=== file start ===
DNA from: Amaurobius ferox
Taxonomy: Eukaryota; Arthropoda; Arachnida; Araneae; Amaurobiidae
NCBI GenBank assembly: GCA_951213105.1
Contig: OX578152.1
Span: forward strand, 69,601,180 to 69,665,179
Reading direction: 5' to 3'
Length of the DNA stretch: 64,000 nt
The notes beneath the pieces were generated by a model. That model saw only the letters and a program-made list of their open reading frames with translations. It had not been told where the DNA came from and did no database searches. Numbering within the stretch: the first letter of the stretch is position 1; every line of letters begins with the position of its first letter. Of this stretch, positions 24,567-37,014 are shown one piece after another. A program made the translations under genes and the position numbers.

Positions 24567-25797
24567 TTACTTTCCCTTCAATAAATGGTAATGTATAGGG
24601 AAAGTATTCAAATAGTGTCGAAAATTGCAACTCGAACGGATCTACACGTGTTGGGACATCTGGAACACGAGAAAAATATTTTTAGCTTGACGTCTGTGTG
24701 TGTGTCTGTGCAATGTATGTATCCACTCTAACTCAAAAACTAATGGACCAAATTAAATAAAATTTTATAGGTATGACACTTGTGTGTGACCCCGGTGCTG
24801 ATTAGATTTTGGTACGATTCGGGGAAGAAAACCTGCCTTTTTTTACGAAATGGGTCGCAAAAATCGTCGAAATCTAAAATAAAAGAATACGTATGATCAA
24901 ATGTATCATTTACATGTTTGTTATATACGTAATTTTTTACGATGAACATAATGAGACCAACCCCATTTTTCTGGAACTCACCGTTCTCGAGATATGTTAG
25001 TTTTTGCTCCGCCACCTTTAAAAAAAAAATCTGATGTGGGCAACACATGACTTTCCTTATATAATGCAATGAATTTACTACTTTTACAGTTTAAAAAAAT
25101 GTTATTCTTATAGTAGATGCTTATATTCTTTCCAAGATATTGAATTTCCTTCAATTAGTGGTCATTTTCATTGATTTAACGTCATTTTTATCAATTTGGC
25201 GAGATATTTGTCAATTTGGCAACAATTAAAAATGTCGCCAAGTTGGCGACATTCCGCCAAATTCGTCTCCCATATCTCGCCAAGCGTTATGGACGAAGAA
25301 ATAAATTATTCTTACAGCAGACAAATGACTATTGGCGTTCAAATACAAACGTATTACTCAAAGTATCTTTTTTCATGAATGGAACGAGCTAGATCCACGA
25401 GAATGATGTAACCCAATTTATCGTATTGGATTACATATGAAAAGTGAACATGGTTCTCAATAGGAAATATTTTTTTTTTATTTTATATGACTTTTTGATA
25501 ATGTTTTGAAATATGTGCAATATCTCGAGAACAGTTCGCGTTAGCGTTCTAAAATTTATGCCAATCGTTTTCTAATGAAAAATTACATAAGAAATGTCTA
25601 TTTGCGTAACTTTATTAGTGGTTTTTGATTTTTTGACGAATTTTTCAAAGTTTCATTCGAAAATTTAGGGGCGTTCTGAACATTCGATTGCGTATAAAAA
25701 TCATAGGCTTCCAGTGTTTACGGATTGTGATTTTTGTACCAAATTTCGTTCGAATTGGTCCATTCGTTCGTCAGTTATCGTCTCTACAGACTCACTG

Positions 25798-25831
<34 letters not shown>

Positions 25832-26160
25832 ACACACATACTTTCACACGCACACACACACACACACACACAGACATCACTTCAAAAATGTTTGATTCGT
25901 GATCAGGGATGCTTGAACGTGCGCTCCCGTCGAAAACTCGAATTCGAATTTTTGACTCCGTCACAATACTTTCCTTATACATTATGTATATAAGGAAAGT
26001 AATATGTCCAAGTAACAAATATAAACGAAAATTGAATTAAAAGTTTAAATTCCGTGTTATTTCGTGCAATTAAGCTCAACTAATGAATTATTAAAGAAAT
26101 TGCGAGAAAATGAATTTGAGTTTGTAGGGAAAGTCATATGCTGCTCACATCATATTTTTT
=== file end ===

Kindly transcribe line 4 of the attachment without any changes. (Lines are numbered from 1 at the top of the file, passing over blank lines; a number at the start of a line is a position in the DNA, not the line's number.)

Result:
Contig: OX578152.1